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The Trolley Trail uses a former interurban line to link several communities north of Scranton. The trail comprises two disconnected sections that total 4.7 miles, although the nonprofit Countryside Conservancy plans to extend the trail in its mission to preserve distinctive natural features and create a recreational trail.
The route uses the right-of-way of the former Scranton, Montrose, and Binghamton Railroad, also known as the Northern Electric trolley line, which carried passengers between Scranton and Dalton, and later to Montrose, from 1907 to 1932. A spur line from Clarks Summit ran west to Lake Winola, where the railroad company built a dance pavilion and amusement park that subsequently closed.
The southern section of the trail begins in Clarks Summit and runs north 2.5 miles to Dalton. Northeast of Dalton, a 1.8-mile segment runs through the Keystone College campus from La Plume to Factoryville. Most of the trail is crushed stone or packed dirt. The two sections of trail are connected by a two-lane road that lacks shoulders or sidewalks for its entire length.
Beginning at US 6/US 11/Lackawanna Trail, the route passes rock outcrops before entering a densely wooded area for about a mile. Shortly thereafter, a left turn (off the original rail corridor) is required, which takes you on an earthen path leading to a small footbridge over Ackerly Creek. (Continuing straight takes you to a dead end at Arch Avenue.)
You’ll pass through an opening in a chain-link fence to rejoin the old rail corridor, now with a crushed-stone surface (note the Abington Little League ball fields to your left), which detours right and then left around a missing bridge to cross Ackerly Road. Just after Ackerly Road, you can head right to a trailhead on South Waterford Road, or left and then right in quick succession back toward the rail corridor.
Here, the trail passes through a field for 0.5 mile to the Waverly Road crossing, where you’ll ride on Pine Tree Drive for 0.2 mile. The trail then crosses Church Hill Road and passes through a parking lot before reentering wooded environs. A stretch of boardwalk carries you over wetlands before the path ends at South Turnpike Road in Dalton.
A newer segment starts on State Route 4016 in La Plume, just west of College Road. You’ll note a similar surface on this stretch, as a well as familiar wooded surroundings. Developed collaboratively with Keystone College, a private four-year institution, the trail winds through the college campus and offers access to hiking trails and the college’s athletic fields. The trail ends in the borough of Factoryville, where you can find snacks or a meal.
To reach the southern endpoint in Clarks Summit from I-81, take Exit 194 for US 6 W/US 11 toward Clarks Summit. Merge onto I-476 N, and immediately take the US 11 N/US 6 W/SR 407 N exit toward Binghamton/Towanda/Clarks Summit. Merge onto US 11 N/US 6 W, and immediately exit right onto SR 407 N/S. Abington Road. Go 1.3 miles, and take a slight left onto Glenburn Road. Go 1.2 miles, and turn left onto Oakford Road. Go 0.2 mile, and continue onto Ackerly Road/SR 4010. Go 0.3 mile, and turn right onto Waterford Road; then go 240 feet and turn left into the parking lot. To reach the southern endpoint, turn left from the trailhead, and head south about 1.1 miles.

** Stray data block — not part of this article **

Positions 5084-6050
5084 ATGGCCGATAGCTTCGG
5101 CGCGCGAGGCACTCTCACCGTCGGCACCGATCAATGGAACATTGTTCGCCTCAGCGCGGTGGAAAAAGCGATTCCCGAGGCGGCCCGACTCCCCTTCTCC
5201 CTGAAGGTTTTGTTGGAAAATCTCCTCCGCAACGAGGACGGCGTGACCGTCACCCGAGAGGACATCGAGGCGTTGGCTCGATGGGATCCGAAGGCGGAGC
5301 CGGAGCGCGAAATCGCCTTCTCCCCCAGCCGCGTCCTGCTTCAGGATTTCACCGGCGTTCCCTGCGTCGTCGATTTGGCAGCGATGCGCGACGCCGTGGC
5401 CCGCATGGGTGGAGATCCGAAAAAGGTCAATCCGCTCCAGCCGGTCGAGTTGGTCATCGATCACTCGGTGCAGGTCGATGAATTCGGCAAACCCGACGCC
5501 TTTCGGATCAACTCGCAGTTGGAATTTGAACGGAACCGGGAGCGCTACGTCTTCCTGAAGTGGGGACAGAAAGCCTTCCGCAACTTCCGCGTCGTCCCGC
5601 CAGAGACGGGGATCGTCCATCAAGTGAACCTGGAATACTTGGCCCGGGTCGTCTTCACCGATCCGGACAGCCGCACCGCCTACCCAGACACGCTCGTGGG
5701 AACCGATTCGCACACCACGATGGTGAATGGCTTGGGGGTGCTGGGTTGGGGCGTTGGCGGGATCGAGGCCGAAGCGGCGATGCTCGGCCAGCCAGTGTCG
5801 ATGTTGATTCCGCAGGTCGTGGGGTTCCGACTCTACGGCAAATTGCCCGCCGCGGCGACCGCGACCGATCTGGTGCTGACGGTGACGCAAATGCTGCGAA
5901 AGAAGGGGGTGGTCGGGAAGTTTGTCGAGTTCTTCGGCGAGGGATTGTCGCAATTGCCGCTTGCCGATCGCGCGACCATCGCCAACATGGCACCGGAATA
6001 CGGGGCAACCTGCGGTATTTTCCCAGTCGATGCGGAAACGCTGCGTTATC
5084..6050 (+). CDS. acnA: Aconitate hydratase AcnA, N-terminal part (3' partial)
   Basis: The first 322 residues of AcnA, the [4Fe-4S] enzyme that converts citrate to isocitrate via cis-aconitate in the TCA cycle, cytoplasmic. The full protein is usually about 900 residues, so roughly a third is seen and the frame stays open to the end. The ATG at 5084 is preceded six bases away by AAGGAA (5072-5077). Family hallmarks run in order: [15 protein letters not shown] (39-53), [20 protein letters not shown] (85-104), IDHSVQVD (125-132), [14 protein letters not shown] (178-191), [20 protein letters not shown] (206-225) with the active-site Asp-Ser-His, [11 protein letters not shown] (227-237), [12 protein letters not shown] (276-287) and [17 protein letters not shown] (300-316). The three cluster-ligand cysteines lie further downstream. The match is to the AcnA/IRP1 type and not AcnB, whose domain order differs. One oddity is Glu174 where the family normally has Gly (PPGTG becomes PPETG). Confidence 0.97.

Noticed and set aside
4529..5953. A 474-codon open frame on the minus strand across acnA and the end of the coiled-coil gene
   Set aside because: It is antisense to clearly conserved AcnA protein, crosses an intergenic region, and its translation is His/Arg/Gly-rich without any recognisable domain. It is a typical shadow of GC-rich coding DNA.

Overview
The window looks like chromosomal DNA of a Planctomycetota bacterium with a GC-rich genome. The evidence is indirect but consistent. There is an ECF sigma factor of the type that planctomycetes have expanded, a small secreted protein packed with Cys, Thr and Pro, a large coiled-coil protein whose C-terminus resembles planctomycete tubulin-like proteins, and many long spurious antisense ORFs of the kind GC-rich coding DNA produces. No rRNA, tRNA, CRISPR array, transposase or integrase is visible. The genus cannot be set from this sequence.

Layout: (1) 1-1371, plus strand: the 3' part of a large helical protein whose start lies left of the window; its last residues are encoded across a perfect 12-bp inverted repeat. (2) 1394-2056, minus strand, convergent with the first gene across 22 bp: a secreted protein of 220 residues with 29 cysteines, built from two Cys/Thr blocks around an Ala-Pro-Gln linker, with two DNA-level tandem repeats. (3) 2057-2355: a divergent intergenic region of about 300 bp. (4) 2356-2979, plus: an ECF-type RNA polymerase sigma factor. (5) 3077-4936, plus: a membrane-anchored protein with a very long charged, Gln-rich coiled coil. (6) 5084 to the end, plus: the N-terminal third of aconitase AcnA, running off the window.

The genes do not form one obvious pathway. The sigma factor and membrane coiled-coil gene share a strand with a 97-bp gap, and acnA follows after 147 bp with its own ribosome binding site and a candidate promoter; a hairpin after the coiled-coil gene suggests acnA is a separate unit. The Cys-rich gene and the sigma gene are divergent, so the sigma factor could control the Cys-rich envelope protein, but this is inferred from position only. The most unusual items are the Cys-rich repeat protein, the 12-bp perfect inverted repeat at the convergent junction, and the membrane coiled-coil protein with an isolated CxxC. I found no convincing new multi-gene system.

To reach the northern trailhead in Factoryville from I-81, take Exit 194 toward US 6 W/US 11 toward Clarks Summit. Merge onto I-476 N, and immediately take the US 11 N/US 6 W/SR 407 N exit toward Binghamton/Towanda/Clarks Summit. Merge onto US 11 N/US 6 W, and go 8.3 miles. Turn left onto SR 1035, and go about 0.1 mile. Turn right onto College Ave., and go 0.2 mile. Turn left onto SR 2033, and go about 300 feet. Turn left onto Riverside Dr./SR 2033, and look for parking on the right in 220 feet.
I am new to biking and feel this trail is an excellent trail to start training on. There is a subtle, but overall challenging incline in both directions (heading towards Glenburn or heading towards Clarks Summit). The trail is clean cut and wide. I love the greenery, seeing a train pass on the tracks along the trail, and the safe cross walks when you have to cross a street.
Nice clean and easy trail. Nice history signage. Good combo of shade and sun. Nothing spectacular, but still very nice.
The parking lot and trail head is now open. The section north from there is very nice with a good packed gravel surface. The are nice information and mileage signs. Clearly this trail is being well maintained.
The section from the trail head south starts off with some very steep hills with a dirt surface. All but serious mountain bikers will have to walk the first 1/4 mile or so.
It would be great to see this trail extended.
Trail is scenic and modern. It could be much better if there were more trail heads with parking.
Loved it. Beautiful trail. Thank you.
This was my first visit to the trolley trail and I loved it. Looking forward to it's expansion near my home. I will be walking there much more in the near future.
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